Even the most inexperienced cyclists know you can’t ride a bike with two flat tires, no brakes, a janky chain, and pieces that are a bump or two away from scattering across the pavement. If you’re not taking care of your ride, you risk disappointment and disaster every time you hop on the saddle.
Don’t worry if you’re not an expert mechanic—there are basic steps you can take before each trip that will ensure smooth cycling wherever you are. Not every component is high-maintenance—some parts only need attention after you’ve logged long miles. And at the end of every year with your trusty two-wheeler, it’s worth considering a checkup from a professional.
Before Every Ride
A quick check of key components (air, brakes, chain, and quick-release elements) can take less than a minute if everything’s in working order, and if something’s not up to snuff, you’ll thank yourself for catching it before you take a tumble on the road or trail.
Somewhere on the side of each tire, along the rim, there should be numbers indicating the proper air pressure for your bike. Use a standalone air gauge or a tire pump with one built in to see if your inner tubes are properly inflated. If not, pump them up. “Flats are more prevalent when you have soft tires,” says Christopher Zane, founder of Zane’s Cycles in Branford, Connecticut. “If you keep your tires hard, you pretty much have no liability.” A lower chance of a flat means it’s less likely you’ll have to make the long walk home or call someone to pick you up.
Once the pressure is right and your air valve caps are back on, give your tires a squeeze. Really get a good feel for how much they compress under your pinchy little fingers. With experience, you’ll understand what the proper amount of air feels like and you won’t always have to use a gauge, according to Binky Brown, founder of Hard Knox Bikes in Oakland, California.
It’s generally fine to keep your inner tubes within 10 percent (over or under) of the numbers on your tires, but you do want to make sure they’re always within those parameters, Zane says. If your tire is over- or under-inflated, you risk punctures that can’t be easily fixed.
Too much air, and the tube can burst, ripping apart like a popped balloon. If there’s not enough, your bike may suffer a “snakebite”—two holes formed when the tube gets pinched between the rim and another object, like a curb.
This is also a good time to make sure your tires rotate correctly. Lift each one off the ground and give it a good spin. If it touches your brake pads or any other part of the bike, it’s not straight and you may need to take it to a mechanic. The problem could be something as simple as a broken spoke, or your whole wheel could be bent out of shape. Bike shops have dedicated devices to return rims to true.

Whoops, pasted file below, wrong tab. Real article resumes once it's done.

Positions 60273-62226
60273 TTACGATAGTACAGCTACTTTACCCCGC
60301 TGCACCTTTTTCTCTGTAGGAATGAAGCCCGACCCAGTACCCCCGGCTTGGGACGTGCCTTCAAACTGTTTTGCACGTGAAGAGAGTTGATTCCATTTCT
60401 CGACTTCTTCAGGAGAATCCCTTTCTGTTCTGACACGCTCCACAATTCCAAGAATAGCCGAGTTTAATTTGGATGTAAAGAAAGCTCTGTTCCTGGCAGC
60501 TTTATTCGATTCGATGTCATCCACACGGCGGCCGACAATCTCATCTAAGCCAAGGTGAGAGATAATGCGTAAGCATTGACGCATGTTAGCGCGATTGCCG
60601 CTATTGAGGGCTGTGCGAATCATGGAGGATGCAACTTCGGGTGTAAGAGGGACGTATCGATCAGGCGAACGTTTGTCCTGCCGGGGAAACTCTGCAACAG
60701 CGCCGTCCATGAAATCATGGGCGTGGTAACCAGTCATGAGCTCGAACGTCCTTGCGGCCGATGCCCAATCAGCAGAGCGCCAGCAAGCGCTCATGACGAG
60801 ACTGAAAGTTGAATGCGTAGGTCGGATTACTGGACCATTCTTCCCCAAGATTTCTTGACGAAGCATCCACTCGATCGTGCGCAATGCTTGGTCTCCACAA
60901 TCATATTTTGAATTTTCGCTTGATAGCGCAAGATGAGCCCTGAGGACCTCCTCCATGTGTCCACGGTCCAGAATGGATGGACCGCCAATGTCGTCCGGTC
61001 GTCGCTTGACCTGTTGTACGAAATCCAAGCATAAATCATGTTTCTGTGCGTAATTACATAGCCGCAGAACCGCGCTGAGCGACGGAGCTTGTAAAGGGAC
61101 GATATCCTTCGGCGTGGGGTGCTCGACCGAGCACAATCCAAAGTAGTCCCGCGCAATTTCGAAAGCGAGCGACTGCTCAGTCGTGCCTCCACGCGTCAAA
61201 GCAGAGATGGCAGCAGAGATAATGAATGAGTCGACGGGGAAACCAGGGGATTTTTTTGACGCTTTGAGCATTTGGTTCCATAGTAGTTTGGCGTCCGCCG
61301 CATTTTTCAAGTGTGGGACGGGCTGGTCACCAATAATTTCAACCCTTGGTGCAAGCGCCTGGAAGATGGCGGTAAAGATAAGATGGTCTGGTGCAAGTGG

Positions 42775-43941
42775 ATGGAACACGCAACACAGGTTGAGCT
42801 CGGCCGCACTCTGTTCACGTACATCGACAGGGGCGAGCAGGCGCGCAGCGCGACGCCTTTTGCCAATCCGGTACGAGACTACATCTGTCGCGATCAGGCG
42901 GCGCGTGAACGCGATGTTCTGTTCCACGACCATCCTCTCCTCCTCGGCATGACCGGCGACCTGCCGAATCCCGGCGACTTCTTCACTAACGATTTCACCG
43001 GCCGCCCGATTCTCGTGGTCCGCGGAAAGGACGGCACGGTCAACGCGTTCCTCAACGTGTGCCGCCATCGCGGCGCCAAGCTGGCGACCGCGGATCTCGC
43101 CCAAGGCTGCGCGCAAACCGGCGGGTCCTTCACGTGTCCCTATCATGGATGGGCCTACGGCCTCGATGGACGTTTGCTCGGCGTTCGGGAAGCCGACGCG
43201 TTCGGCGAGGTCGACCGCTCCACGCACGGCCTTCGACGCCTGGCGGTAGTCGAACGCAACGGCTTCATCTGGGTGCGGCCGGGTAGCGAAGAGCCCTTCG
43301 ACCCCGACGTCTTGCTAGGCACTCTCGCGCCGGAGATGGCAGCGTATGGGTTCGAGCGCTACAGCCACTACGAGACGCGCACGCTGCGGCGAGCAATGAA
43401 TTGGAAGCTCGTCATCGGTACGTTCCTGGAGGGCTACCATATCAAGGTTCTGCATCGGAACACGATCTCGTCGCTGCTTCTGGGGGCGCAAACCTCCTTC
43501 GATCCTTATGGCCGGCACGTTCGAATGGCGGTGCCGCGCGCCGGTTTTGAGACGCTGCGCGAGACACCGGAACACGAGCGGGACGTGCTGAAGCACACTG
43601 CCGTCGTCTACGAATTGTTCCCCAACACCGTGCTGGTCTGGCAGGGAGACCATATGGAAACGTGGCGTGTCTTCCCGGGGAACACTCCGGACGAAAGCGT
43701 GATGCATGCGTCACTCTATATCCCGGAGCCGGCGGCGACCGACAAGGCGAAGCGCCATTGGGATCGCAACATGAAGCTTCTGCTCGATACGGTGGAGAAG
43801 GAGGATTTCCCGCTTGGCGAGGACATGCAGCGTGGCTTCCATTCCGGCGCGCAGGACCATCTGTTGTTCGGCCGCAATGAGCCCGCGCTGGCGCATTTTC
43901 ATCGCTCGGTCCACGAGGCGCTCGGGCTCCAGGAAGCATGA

Now that your tires are ready to roll, check your brakes. Pull the levers as you normally would when stopping, and make sure they don’t touch the handlebars. If they do, your brakes aren’t tight enough and you won’t stop as quickly as you’d like.
Even if they seem to be in proper working order, you should still test each one individually, Brown says. She suggests activating the front brake while tilting your bike so the back wheel comes off the ground. Then, try to push it forward. If the brakes work, it shouldn’t move. Do the same test with the back brakes by lifting the front wheel up and trying to pull the bike backward.
Your bike won’t go anywhere if your chain doesn’t work (unless you’re only traveling downhill), so you’ll want to ensure it’s clean and moves smoothly as you rotate the pedals. As you do so, make sure the chain is properly lubricated and has some flexibility, Zane says. If it looks dry, it probably is, but you can touch it to be sure.
Bicycle chain lube is the best stuff for the job, because it’s built for it. Standard WD-40, while acceptable in a pinch, is too thin and light to work well for a long time, Zane says. If you’re unsure what kind of lube to buy, he recommends asking your local bike shop—they’ll usually sell you what works well for them. Other, more general lubricants, may also work.
Apply it to the chain, making sure it gets into the inner workings, then wipe it up. A good method is to hold a rag in your hand, close it around the chain, and move the pedals backward so the chain goes through the rag and any excess lubrication comes off, Zane says.